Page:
We’ve watched this video in class today.
I suppose the idea of getting us to watch this video was to encourage us to write the report due in Week 13 in the style of a usual essay. It can become a bit confusing when writing for the web so much to revert to this academic style of writing. We become so used to writing in a casual, informal, personal manner, that using references and literature to support what we are saying becomes less important than giving a point of view and making it engaging and entertaining.
However, with this subject, it is also evident that there are huge differences in how you would go about it from a regular essay. Because it IS a report in an online format, there becomes an opportunity to link specifically to references and examples in practice. Rather than spending a paragraph explaining an example, it’s just BOOM – link to it, and there is everything you need to know.
Though in the video she warned us to stay away from ‘speculating’ and bringing our own ideas into discussion, we have also been encouraged to actually do this! Because this form of media and interactive documentary which we are studying is so new and emerging, we need to be able to speculate where it could be headed, and predict some probable and possible outcomes for our own work.
I just sort of wish my report could write itself >.<
I’ve been interning with community radio station LightFM lately in their web content department. It is interesting how much what my “supervisor” was explaining to me yesterday aligns with this course. She was describing how LightFM has a strong community feel, and how social media is being strongly used to expand and develop that community online. This is done by sharing the content on their website by promoting articles and radio segments on Facebook, Twitter and even Instagram.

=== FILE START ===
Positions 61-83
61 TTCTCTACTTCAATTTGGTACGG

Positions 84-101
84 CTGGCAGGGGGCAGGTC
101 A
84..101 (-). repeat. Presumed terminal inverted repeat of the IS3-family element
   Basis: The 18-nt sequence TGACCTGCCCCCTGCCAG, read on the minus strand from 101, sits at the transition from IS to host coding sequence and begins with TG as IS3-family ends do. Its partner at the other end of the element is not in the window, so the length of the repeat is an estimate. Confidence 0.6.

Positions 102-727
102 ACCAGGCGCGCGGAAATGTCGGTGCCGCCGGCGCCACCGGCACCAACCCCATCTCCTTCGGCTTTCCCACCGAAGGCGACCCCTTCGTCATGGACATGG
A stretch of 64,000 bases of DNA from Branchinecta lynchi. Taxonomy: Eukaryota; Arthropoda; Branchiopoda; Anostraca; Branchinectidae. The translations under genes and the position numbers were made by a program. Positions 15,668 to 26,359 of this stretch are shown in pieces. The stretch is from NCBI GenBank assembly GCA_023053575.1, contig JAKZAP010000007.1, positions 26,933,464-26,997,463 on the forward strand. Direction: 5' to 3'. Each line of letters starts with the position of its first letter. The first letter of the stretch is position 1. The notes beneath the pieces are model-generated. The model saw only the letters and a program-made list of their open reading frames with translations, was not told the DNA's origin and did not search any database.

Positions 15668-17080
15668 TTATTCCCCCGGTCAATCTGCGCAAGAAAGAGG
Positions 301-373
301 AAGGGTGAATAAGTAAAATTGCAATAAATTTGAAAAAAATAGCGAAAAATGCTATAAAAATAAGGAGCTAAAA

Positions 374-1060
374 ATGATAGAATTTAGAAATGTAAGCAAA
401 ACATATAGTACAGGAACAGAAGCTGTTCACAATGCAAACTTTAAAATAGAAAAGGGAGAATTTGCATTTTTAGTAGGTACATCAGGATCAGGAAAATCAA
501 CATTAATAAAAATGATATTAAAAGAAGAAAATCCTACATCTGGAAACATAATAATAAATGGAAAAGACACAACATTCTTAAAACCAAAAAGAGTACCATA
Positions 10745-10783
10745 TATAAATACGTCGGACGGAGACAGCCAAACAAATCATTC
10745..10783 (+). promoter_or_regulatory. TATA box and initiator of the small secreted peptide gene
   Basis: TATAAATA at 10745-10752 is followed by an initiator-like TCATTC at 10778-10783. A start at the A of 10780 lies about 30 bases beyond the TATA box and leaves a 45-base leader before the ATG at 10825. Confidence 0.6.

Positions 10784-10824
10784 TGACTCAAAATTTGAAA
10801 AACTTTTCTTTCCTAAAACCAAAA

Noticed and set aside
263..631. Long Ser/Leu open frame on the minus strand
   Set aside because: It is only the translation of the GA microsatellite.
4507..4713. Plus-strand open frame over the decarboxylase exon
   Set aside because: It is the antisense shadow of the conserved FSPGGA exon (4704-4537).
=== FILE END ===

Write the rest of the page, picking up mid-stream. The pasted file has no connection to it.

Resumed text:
Tagging is a huge part of it. She was telling me don’t even bother posting it if you don’t tag the right people! For example, I was writing an article about an interview a presenter did with the band Casting Crowns, and I had to tag their Facebook page on FB and their Twitter accounts on Twitter. In this way, followers of this massive US band can access OUR content. When high profile bands are featured on the station, we write about them and if they retweet or repost our articles, their hundreds of thousands of followers can see them! Amazing.
So I guess my point here is about using social media to connect.
In terms of using this to produce an interactive documentary, these social media outlets can be used to harness support, coverage and awareness. By tagging people, or even certain businesses, you are given access to a simple and FREE audience automatically. It is obviously important to distinguish a real cause/movement/project from spam through post content etc.
It is also essential to tag the RIGHT PERSON [In light of the recent Offspring Twitter awkwardness…
Displayed here is a picture of the whiteboard from last week. In class we were asked to respond to the prompt for our assignments:
How can social media be used to produce an interactive documentary?
And here is what we came up with 🙂
Thursday 9.30am class response to our prompt
I think the most important thing I gathered from this was that social media can be used SO effectively and powerfully by creating a community. Having observed my boyfriend engage in his online communities (video gaming, television, pop culture, YouTube personalities etc.) I have been able to recognise how involved some people become in their online communities (sometimes more so than their real, physical communities). It is only once time has been allowed for a community to be created that participation can be demanded from followers.